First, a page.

We only got lost once. It was the one time I rejected the advice of our Volvo’s state-of-the-art GPS and drove off the map. Literally. I drove headlong down a one-way road ignoring the sign that we later learned said, “This road ends in steps.”
Fortunately, the all-wheel drive worked as well as the GPS and I was able to back us out, narrowly avoiding an old woman for whom we made a most interesting diversion.
A mere three turns and twenty minutes later we arrived at Villa Sjötorp. Linnea, a cheery blonde in a chef’s toque, opened the door. She escorted us to the main room where she had stoked a fire in the old porcelain stove called a calkalung and we waited while she prepared tea for us.
Villa Sjötorp was built in 1901 by a paper baron to be his summer house. In the 1980s, its life as an inn began after a loose collective of friends gave it almost mythical status as “a place where you could still get away from it all.” Indeed, once we arrived at Villa Sjötorp, our pace slowed. We sat on benches covered in cowhides on the veranda taking in the view of the archipelago sprawled out before us, drinking tea and eating homemade cookies that dissolved in our mouths like little clouds
Villa Sjötorp’s rustic elegance carried through to the dinner menu as well. Our starter was a bright plateau of pickled red onions, Muscat geleé, baby greens and a chicken liver paté. “The chickens are from just down the road,” Linnea told us, adding, “and they’re huge!”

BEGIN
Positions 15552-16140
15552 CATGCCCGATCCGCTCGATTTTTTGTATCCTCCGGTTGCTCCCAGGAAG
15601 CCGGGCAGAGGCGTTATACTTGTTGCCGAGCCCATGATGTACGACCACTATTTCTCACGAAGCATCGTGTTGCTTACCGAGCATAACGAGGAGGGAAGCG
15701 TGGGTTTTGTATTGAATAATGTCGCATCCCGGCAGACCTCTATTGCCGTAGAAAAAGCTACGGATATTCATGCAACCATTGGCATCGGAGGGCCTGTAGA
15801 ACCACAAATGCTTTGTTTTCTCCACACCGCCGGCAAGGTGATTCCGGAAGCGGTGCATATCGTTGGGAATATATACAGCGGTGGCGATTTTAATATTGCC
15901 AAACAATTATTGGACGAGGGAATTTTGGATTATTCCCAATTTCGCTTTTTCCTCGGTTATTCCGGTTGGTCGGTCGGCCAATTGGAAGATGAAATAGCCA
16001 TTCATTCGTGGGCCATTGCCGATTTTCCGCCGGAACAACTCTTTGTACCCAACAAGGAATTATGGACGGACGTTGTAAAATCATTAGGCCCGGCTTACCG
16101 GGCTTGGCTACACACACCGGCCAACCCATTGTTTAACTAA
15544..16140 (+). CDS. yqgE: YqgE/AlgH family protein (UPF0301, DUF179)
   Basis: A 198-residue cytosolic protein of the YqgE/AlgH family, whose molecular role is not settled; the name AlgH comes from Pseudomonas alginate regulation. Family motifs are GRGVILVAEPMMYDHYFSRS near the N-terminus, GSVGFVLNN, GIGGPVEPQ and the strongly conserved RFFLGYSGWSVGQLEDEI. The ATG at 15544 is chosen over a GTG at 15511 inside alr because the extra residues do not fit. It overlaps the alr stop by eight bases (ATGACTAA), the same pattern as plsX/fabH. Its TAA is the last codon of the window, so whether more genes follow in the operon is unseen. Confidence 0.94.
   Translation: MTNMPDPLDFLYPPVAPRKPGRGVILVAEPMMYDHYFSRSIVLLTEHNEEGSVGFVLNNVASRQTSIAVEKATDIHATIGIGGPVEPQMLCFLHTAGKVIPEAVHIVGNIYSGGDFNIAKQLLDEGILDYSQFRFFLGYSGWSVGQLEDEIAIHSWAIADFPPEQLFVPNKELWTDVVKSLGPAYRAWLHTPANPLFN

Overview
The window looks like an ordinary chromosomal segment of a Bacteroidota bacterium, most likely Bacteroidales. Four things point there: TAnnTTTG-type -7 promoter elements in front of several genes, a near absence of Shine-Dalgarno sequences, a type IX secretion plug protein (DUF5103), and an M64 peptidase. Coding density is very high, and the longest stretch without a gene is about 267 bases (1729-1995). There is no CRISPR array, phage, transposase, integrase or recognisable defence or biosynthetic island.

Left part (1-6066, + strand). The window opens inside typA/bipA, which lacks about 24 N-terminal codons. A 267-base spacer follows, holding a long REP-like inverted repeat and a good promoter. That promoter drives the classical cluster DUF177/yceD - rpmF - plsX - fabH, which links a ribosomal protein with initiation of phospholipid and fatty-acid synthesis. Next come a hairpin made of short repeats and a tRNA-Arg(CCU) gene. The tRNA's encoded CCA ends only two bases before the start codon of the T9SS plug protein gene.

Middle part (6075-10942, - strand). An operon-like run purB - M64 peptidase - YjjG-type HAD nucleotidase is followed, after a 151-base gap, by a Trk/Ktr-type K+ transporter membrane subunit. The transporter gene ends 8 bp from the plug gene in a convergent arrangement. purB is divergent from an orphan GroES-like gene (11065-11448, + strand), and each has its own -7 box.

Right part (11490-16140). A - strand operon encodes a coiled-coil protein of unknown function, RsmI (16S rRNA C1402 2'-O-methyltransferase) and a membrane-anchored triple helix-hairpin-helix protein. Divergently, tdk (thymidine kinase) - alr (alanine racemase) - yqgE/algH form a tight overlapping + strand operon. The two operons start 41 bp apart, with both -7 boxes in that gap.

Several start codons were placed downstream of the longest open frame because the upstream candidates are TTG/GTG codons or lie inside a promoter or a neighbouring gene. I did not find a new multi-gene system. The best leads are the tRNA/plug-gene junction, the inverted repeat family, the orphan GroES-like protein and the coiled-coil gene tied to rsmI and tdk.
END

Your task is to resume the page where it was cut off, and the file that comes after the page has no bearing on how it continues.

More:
We ate by candlelight, at tables decked in white linen, with china dishes and silver. We eyed the two couples across the room. “I wish Steve were here,” said Amy.
The soup course, which Linnea unveiled table-side was a hake pot-au-feu with shellfish, radishes and onions. It tasted like a more rustic version of the soup at Fond the night before. The main course was beef in Burgundy sauce with tomatoes that were lightly smoked and then finished in the oven.
The other dinner guests that evening were locals. So once the staff finished cleaning up the kitchen, Amy and I were left alone at the inn. “Just call if you need anything,” smiled Linnea as she left for the night.
We awoke the next morning to the smell of hot coffee and a massive breakfast buffet. Linnea popped her head out of the kitchen, “God morgon!” The table was filled with delicacies: a jam made from “aronia,” a berry I’d never heard of, organic yoghurt, cereals, pastries, a tray of sandwich meats and cheeses and vegetables, and crispbread. There was hot tea and coffee, several different kinds of juice. Our table from the night before was now set with a Joseph Frank-style tablecloth and fresh roses.
After breakfast Linnea walked us out. We hated to go. “Those cookies,” I asked, “what are they?”
“They’re called ‘Dreams’,” she said.
Makes 50 cookies.
Oven temp: 150 C
100 g. margarin or butter
3 dl sugar
2 tsk vanilla sugar
1 dl oil, preferrably rapeseed, or, sunflower
1 tsk hjorthornssalt
About 4 dl flour
I made sure to stop at a grocery store and get “hjorthornsalt” before leaving Sweden. Hartshorn salt is pulverized baking ammonia (or, ammonium carbonate). It can be substituted with baking powder, but the result may be slightly different.